By Penny Mulvey
I cannot tell anyone exactly what it is that you actually go through with sexual abuse. It’s not just something that has an impact on you at the time; it’s something that lasts forever. (Philip Constable)
Mr Constable is a former student at Geelong Grammar. His statement was one of several presented as part of Case Study 32 at a Melbourne sitting of the Royal Commission into Institutional Responses to Child Sexual Abuse. Mr Constable was sexually abused almost daily whilst in boarding school, aged 8-10 years from 1956-1958. The emotional and psychological scars are permanent and life-long.
This aspect of child sexual abuse has been a recurrent story as survivors have come before the Commission – people do not ‘get over it’. The Royal Commission has just released its Redress and Civil Litigation report, a lengthy and considered document with 99 recommendations. Recommendation 9 outlines principles for counselling and psychological care through redress, including that such care should be available throughout a survivor’s life, with no fixed limits and be available on an episodic basis.
Some people can walk away from traumatic experiences. In this case I cannot and nor can other kids who were sexually abused. I am stuck with this for the rest of my life.
The report states that redress should be survivor focused, providing a process that includes monetary payment; personal apology/acknowledgement; access to counselling as outlined above and also assurances that steps have been taken by the institution to prevent similar abuse in the future.
The Royal Commission’s preference is for a national scheme, providing an independent assessment of redress and equity of access and response.
The President of the Uniting Church in Australia Stuart McMillan has welcomed the Redress and Civil Litigation Report.
“We are pleased that the Royal Commission’s Report recommends that a process for redress must provide equal access and equal treatment for survivors,” Mr McMillan said.
Royal Commission Chair, the Hon Justice Peter McClellan AM was a keynote speaker at the National Council of Churches in Australia Safe as Churches? Conference in Sydney last month.
He told delegates that in August one of the Commissioners conducted the Royal Commission’s 4,000th private session. They have heard 4,000 stories as painful and confronting as Mr Constable’s, and there are currently more than 1,500 other people waiting to be heard.
Justice McClellan said it is the primary way for the Commissioners to bear witness to the abuse and trauma inflicted on children who suffered sexual abuse in an institutional context.
He addressed the key question of how the Commissioners determine which institution will become the focus of a public hearing.
“Decisions…are informed by whether or not the hearing will advance an understanding of systemic issues and provide an opportunity for institutions to learn from previous mistakes,” Justice McClellan told the Safe as Churches? conference.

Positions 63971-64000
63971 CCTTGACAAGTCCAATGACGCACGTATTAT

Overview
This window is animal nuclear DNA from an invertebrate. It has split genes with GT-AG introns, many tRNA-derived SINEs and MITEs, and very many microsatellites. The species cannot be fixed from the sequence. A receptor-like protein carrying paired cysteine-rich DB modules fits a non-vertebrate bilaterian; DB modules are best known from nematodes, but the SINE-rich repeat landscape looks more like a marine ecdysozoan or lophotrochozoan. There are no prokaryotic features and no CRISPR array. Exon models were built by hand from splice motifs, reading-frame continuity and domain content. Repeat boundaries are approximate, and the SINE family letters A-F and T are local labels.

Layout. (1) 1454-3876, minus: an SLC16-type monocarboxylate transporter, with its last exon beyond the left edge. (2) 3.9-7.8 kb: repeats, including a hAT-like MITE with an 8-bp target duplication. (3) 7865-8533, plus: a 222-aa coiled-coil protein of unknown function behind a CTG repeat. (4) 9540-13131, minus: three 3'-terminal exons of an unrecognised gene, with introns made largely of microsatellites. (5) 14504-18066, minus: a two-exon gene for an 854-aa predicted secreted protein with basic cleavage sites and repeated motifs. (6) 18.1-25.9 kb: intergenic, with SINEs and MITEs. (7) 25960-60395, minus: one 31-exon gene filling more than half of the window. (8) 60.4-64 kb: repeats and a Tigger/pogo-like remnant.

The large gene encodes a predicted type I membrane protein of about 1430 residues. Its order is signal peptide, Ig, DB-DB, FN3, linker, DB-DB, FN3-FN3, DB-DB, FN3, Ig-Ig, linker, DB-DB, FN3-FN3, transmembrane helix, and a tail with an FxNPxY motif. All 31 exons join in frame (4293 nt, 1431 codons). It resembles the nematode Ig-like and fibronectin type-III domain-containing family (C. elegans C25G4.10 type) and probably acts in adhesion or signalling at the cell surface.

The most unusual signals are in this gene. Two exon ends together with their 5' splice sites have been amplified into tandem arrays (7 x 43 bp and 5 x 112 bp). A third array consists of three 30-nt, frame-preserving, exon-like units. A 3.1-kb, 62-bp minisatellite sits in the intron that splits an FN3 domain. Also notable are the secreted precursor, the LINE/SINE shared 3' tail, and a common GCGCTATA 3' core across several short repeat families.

“In many cases the issues explored, and the lessons to be learnt, will have relevance beyond the individual institution being examined.”
I have lived in fear of everything for my whole life: the health inspector at the bakery, the local council, driving my car parking and leaving the car, will I be in trouble? or even the rubbish collection getting me for putting the wrong garbage in the recycling bin. I can’t live my life in peace, I am tormented every day by the possibilities of some authority getting me for “THINGS” or Everything.
Justice McClellan outlined the diverse range of topics being considered by the Commission including what he referred to as ‘the “why” question’.
“The societal norm that ‘children should be seen but not heard’, which prevailed for unknown decades, provided the opportunity for some adults to abuse the power which their relationship with the child gave them,” Justice McClellan said.
“When the required silence of the child was accompanied by an unquestioning belief by adults in the integrity of the carer for the child, be they youth worker, teacher, residential supervisor or cleric, the power imbalance was entrenched to the inevitable detriment of many children.”
I had no one to turn to so I used to crawl under the floor of the Boarding House with all the spiders and cobwebs.
The Federal Government also released the Royal Commission’s final report on Working with Children Checks in August. Justice McClellan said the current state-based system, with a lack of consistency and integration, has meant that children are being afforded different levels of protection depending on where they live.
He said the report’s 36 recommendations, including the establishment of a centralised database, are designed to remedy these problems.
Uniting Church President, Stuart McMillan, stressed the importance of implementing child safe policies and procedures.
“I urge all Uniting Church institutions – big and small across the country – to continue their efforts and vigilance to make our Church the safest place for children it can possibly be.”
We all have a part to play in ensuring that there are no Philip Constables now and in the future who would have a reason to say these heartbreaking words:
I don’t really know how to convey the absolute sense of being unable to escape this hell for three long years. As a little boy, that length of time seemed like an eternity. There was no light. It was like being buried alive.